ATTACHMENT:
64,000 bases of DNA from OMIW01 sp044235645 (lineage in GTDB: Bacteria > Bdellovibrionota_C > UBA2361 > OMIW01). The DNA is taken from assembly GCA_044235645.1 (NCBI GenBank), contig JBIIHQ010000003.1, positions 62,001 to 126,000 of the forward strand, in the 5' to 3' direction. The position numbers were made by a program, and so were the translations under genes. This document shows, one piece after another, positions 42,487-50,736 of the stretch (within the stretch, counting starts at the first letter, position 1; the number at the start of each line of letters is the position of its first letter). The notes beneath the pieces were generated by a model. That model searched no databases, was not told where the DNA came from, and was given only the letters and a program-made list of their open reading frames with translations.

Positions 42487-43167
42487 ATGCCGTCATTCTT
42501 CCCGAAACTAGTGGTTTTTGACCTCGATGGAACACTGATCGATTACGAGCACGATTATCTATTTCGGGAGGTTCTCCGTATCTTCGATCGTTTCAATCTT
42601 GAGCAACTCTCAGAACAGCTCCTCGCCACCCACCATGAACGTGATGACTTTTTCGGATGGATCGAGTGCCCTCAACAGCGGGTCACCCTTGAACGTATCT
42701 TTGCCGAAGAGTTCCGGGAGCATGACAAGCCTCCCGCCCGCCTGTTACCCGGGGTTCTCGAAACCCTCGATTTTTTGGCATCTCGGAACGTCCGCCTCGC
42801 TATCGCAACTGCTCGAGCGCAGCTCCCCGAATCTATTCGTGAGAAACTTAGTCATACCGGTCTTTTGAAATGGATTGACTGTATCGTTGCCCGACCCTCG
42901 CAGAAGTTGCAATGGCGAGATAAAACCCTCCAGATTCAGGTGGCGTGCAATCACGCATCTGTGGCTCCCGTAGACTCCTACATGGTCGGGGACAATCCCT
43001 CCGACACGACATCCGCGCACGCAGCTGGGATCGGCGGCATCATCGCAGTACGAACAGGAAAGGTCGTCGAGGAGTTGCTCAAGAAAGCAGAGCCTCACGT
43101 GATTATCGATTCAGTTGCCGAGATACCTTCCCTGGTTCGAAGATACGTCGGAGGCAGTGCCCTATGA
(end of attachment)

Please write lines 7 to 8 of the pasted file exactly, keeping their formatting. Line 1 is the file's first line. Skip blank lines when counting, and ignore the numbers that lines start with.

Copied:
42801 TATCGCAACTGCTCGAGCGCAGCTCCCCGAATCTATTCGTGAGAAACTTAGTCATACCGGTCTTTTGAAATGGATTGACTGTATCGTTGCCCGACCCTCG
42901 CAGAAGTTGCAATGGCGAGATAAAACCCTCCAGATTCAGGTGGCGTGCAATCACGCATCTGTGGCTCCCGTAGACTCCTACATGGTCGGGGACAATCCCT